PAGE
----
Knot (Bottega Veneta)

Some scents manage somehow to get corners of our souls to themselves, their characteristics immediately recognizable and capable of instantaneous associative memory, very often steeped in nostalgia. Driving home from work today I caught a few whiffs of burning kerosene, probably from a trailer park I was passing, and it was 1987 again. I'm in my parents' basement playing with toys near a protective wooden gate my father used to plop between me and his kerosene heater. He'd fire that thing up whenever he and mom watched TV (they have since converted the "den" portion of the basement into an apartment for my grandmother, which I never really cared for).

The smell of freshly-opened peanut butter sends me to the same time period, even a few years beyond, and I'm sitting in the backseat of my father's Chevelle, a monster of steel and Naugahyde with felted strips, held together by a substance that years of baking summer sunshine and musty garages had imbued with the inexplicable odor of peanuts, or at least that's how my five year-old nose interpreted it. To this day I love peanut butter, not because it's delicious, but because its smell transports me back to that ridiculously sexy junker, an obscenity on wheels that dad occasionally cleaned with a rag while smoking Newports.

Knot is a fine little fresh fragrance by Daniela Andrier of Luna Rossa and Candy fame, and a bit of a surprise. I knew Bottega Veneta had released it, I didn't expect to smell it anytime soon, but did anyway. Now that I'm a Neiman Marcus customer I'm allowed to cast eyes on their products, and even smell them. I guess it's more memory than perfume, because it takes me back to a woman's apartment, someone I loved dearly, and reconnects me fondly to the memory of her. She was very much a "girly girl" when it came to soaps and perfumes and lotions, a bit funny in light of her otherwise dark and sometimes downright anarchistic personality.

Nowadays it reminds me of a coworker who is the epitome of the phrase "girly girl," a young woman with enough estrogen for twenty of her kind, and whose sweat glands literally produce pink droplets. Laugh if you must, but she's my type, the sort of woman I gravitate to, the femme in knee-high boots who ceaselessly ponders her fingernails, and constantly paints them, pontificating on how delicious Chili's ranch dressing is and how awful boys are. She appeals to me because there is no mystery as to who she is. This type of woman is a heterosexual woman of the highest order, wearing her heart on her sleeve, emotive to the nth power, dedicated to the decimation of manhood while simultaneously loving men to their bones, and occasionally equating their beauty to food, which I admit is sometimes weird.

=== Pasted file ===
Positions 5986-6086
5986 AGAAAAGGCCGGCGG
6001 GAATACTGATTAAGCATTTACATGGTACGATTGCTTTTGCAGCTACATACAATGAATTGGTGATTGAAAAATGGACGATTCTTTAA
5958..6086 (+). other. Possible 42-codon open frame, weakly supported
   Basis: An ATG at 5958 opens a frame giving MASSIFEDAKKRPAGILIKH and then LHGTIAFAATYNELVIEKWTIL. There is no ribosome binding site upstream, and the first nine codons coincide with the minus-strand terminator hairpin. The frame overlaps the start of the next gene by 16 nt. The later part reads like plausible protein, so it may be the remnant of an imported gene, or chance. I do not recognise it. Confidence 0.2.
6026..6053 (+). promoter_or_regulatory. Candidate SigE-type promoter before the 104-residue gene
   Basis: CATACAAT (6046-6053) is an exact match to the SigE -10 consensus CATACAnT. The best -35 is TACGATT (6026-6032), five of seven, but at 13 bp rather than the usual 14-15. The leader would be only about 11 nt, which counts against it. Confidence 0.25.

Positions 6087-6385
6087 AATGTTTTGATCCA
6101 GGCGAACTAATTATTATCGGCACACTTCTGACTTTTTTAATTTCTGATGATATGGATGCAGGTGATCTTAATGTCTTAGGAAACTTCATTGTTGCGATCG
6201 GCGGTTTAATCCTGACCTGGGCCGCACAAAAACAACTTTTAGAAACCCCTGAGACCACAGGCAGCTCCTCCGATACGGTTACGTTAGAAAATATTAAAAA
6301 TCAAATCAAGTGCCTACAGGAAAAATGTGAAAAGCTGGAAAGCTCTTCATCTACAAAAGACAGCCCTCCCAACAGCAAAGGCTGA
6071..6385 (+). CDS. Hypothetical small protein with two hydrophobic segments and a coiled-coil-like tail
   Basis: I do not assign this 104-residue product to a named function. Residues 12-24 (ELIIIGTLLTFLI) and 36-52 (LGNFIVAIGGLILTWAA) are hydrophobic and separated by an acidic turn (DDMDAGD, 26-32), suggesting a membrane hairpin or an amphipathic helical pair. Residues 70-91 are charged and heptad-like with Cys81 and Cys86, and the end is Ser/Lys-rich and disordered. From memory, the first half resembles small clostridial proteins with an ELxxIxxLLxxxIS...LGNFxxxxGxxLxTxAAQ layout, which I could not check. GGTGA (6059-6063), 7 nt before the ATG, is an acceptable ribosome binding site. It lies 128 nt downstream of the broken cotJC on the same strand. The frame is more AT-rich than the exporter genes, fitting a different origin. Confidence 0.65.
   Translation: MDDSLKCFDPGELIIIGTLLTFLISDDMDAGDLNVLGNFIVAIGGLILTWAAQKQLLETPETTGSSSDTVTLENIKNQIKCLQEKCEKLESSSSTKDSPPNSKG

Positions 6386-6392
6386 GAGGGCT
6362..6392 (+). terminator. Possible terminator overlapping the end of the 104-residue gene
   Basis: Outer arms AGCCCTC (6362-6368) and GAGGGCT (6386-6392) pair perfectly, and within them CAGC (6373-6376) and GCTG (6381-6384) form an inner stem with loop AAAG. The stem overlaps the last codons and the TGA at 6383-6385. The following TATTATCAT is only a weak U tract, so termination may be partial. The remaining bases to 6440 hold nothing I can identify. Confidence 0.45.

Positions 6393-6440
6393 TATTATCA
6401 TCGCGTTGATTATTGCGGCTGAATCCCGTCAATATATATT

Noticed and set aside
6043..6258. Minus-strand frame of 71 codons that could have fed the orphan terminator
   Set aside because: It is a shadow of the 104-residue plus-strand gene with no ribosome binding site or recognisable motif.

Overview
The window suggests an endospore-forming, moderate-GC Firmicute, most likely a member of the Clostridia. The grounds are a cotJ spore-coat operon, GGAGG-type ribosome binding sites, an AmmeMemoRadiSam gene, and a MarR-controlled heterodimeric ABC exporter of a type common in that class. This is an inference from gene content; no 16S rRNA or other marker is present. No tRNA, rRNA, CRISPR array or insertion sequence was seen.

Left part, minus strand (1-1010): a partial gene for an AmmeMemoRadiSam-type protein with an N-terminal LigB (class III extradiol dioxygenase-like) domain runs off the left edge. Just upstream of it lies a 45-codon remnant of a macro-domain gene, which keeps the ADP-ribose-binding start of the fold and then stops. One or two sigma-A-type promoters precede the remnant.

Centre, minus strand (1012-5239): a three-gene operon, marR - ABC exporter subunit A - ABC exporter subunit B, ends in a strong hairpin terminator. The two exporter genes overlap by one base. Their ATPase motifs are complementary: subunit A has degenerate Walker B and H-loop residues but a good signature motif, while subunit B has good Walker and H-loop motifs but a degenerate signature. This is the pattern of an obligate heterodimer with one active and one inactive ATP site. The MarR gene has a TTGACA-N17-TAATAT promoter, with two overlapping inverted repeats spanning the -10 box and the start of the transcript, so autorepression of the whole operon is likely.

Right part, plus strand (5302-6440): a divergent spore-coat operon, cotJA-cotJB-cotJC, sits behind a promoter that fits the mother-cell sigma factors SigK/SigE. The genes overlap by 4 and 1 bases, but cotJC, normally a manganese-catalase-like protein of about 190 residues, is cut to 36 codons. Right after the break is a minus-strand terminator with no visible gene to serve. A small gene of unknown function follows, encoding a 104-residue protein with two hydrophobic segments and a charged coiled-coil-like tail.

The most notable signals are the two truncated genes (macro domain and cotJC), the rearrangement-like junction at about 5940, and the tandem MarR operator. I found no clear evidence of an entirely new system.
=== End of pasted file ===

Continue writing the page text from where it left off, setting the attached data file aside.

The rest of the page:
Knot smells like this woman, a fresh floral neroli and gardenia breeze on a light woody musk, a smell entirely without contrast or conflict, yet thoroughly pleasant, feminine without resorting to sugar-shock, of classic origins, and destined for a place among the best in years to come. It smells like someone I once knew, a brilliant woman who worked sixty hour weeks and drank even harder than me, but whose beauty was unmatched, and whose heart was once pressed against mine. Ladies and gentlemen, wear this perfume without trying to be anything other than happy, because even the hardest mercenary can find time for something as fresh and clean as this, Bottega Veneta's little twist on the contemporary mall-rat feminine.

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